“He answered: ‘That will do. That’s a bargain!’

    “I agreed, and we started out, arm in arm. We must help each other in times of need.”

    “But a thought came to me: ‘How can you measure her, unless you dip her in liquid?’

    “Then he explained his idea, not without difficulty for he was full. He said to me: ‘I’ll take a barrel, and fill it with water up to the brim. I’ll put her in it. All the water that comes out we will measure, that is the way to fix it.’

    “I said: ‘I see, I understand. But the water that overflows will run away; so how will you measure it? How will you gather it back?’

    “Then he began stuffing me and explained to me that all we will have to do would be to refill the barrel with the water his wife had displaced as soon as she comes out of it. All the water we pour in would be the measure. I supposed about ten pails; that would be a cubic metre.

    “We finally reached his house and I took a look at his wife. She was certainly not a beautiful woman. And anyone could see that, for there she is. I said to myself, ‘I am disappointed, but never mind, she will be off value handsome or ugly, it is all the same, is it not monsieur le president (your honour)?’ And then I saw that she was as thin as a rail. I said to myself: ‘She will not measure four hundred litres.’ I understand the matter better, being in liquor trade.

    “She has already told you about the proceeding your honour. I even let her keep on her chemise and stockings, to my own disadvantage.

    “When that was done she ran away. I said: ‘Look out, Brument! She is escaping.’

    “He replied: ‘Do not be afraid. I will catch her all right. She will have to come back to sleep, I will measure the deficit.’

    “We measured. It was not four bucket fulls. Ha, Ha, Ha!”

    At this Brument began to laugh so hysterically that a cop was obliged to punch him in the back. Having quieted down, he resumed:

    “In short, Brument exclaimed: ‘Nothing doing that is not enough.’ I shouted, and shouted and shouted again, he punched me, I hit back.

    That would have kept on till the Day of judgment, seeing we were both drunk.

    “Then came the gendarmes (policemen)! They stared at us, and took us off to prison.”

    Cornu finally He sat down after his long statement.

    Brument corroborated the statements of his accomplice. The jury, in consternation, retired to deliberate.

    At the end of an hour they returned a verdict of acquittal for the defendants, with some severe strictures on the dignity of marriage, and establishing the precise limitations of business transactions.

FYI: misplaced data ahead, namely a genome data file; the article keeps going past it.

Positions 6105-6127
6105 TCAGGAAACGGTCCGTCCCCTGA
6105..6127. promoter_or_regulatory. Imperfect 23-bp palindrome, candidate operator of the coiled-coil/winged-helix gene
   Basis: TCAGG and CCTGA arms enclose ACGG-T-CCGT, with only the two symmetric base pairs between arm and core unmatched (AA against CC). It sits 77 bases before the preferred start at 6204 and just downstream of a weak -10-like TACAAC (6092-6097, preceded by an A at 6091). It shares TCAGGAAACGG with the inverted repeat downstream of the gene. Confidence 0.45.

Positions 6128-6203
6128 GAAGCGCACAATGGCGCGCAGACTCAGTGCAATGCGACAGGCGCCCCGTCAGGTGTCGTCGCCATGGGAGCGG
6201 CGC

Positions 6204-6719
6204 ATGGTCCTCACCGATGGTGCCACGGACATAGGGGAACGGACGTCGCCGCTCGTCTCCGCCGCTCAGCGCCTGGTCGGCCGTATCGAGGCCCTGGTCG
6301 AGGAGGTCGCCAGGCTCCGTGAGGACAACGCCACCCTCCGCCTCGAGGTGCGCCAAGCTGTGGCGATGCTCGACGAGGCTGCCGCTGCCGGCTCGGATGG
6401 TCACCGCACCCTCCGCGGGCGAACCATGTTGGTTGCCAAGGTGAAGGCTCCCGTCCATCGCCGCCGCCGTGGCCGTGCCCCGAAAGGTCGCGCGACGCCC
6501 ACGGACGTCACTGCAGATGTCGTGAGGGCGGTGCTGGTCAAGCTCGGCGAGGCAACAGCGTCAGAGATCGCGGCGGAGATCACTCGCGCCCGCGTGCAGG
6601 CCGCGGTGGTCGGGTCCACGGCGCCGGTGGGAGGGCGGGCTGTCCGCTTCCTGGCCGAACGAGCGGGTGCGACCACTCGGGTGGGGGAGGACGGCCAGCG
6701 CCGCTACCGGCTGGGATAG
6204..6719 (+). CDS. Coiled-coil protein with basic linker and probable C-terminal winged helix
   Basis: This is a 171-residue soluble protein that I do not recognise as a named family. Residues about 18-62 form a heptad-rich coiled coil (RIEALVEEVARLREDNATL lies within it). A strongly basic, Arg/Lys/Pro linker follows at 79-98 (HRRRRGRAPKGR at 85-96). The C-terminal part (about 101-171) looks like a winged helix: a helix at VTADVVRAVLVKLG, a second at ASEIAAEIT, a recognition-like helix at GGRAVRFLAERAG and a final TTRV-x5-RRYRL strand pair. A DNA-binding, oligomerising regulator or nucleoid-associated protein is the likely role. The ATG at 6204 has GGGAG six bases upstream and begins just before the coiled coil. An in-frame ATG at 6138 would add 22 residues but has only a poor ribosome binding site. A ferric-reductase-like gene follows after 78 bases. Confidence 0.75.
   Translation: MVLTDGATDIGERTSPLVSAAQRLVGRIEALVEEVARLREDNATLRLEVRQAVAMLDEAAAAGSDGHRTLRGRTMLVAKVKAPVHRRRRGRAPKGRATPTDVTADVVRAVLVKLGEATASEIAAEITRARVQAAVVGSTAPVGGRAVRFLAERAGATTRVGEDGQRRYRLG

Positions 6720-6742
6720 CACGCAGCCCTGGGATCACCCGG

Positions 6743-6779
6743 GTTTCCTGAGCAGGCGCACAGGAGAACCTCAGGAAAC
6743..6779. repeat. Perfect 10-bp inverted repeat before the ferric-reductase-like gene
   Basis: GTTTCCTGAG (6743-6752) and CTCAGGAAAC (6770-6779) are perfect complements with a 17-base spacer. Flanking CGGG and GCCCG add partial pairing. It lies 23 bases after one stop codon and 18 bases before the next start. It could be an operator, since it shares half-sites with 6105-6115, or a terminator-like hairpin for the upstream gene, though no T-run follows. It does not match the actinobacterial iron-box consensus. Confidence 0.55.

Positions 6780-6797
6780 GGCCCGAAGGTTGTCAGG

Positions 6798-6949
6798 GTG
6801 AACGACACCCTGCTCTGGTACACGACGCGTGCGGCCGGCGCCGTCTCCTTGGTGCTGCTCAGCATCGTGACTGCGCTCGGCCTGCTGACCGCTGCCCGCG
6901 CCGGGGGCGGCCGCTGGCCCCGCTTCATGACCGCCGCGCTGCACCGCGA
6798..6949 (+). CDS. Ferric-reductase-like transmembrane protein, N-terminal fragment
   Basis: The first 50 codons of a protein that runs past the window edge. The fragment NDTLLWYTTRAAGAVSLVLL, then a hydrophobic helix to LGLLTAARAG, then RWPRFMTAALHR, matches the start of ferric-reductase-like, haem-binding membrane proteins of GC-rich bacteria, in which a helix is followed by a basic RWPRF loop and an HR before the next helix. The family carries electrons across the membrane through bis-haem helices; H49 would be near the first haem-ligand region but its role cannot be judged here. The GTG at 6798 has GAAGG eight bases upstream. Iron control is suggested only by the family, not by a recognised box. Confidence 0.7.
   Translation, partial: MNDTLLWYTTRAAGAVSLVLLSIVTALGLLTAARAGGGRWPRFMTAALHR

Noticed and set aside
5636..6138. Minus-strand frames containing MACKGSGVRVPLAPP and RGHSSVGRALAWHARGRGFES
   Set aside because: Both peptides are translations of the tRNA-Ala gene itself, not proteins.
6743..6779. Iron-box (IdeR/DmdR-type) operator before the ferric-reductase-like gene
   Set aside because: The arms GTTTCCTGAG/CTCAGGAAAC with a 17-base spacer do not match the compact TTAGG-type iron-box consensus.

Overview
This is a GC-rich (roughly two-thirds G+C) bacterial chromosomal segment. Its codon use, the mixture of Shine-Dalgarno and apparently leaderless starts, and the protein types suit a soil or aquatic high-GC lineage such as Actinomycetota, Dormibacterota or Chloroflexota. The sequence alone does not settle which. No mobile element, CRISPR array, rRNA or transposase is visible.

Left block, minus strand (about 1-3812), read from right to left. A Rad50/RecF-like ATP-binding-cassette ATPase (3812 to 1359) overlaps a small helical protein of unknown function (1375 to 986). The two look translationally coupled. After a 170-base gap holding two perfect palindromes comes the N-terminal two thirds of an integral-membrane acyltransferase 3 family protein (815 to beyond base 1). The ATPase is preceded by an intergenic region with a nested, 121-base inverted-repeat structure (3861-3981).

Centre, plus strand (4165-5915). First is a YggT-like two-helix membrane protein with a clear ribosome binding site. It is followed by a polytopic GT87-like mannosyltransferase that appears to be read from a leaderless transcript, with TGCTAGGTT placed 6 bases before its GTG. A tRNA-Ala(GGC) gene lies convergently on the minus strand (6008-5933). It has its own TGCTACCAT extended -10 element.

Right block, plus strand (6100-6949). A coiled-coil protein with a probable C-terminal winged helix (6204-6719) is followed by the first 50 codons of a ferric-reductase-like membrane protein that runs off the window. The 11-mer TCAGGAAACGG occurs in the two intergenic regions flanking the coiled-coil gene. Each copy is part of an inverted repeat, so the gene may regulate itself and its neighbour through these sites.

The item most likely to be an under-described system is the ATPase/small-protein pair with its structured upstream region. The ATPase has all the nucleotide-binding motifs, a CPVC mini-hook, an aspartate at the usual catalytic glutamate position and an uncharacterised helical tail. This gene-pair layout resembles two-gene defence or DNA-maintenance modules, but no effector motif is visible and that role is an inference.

Brument went home accompanied by his wife.

    Cornu went back to his business.

    I would give the story seven out of ten. As always if reflects how some perverted men get away with ghastly crime on women. And it happens even today.

By Kamlesh Tripathi

*

https://kamleshsujata.wordpress.com

*

Share it if you like it

*

Shravan Charity Mission is an NGO that works for poor children suffering from life threatening diseases especially cancer. Our posts are meant for our readers that includes both children and adults and it has a huge variety in terms of content. We also accept donations for our mission. Should you wish to donate for the cause. The bank details are given below:

NAME OF ACCOUNT: SHRAVAN CHARITY MISSION

Account no: 680510110004635 (BANK OF INDIA)

IFSC code: BKID0006805

*

Our publications

GLOOM BEHIND THE SMILE

(The book is about a young cancer patient. Now archived in 7 prestigious libraries of the US, including, Harvard University and Library of Congress. It can also be accessed in MIT through Worldcat.org. Besides, it is also available for reading in Libraries and archives of Canada and Cancer Aid and Research Foundation Mumbai)  

ONE TO TANGO … RIA’S ODYSSEY

(Is a book on ‘singlehood’ about a Delhi girl now archived in Connemara Library, Chennai and Delhi Public Library, GOI, Ministry of Culture, Delhi)

AADAB LUCKNOW … FOND MEMORIES

(Is a fiction written around the great city of Nawabs—Lucknow. It describes Lucknow in great detail and also talks about its Hindu-Muslim amity. That happens to be its undying characteristic. The book was launched in Lucknow International Literary Festival of 2014)

REFRACTIONS … FROM THE PRISM OF GOD

(Co-published by Cankids–Kidscan, a pan India NGO and Shravan Charity Mission, that works for Child cancer in India. The book is endorsed by Ms Preetha Reddy, MD Apollo Hospitals Group. It was launched in Lucknow International Literary Festival 2016)

TYPICAL TALE OF AN INDIAN SALESMAN

(Is a story of an Indian salesman who is, humbly qualified. Yet he fights his ways through unceasing uncertainties to reach the top. A good read not only for salesmen. The book was launched on 10th February, 2018 in Gorakhpur Lit-Fest. Now available in Amazon, Flipkart and Onlinegatha)

RHYTHM … in poems

(Published in January 2019. The book contains 50 poems. The poems describe our day to day life. The book is available in Amazon, Flipkart and Onlinegatha)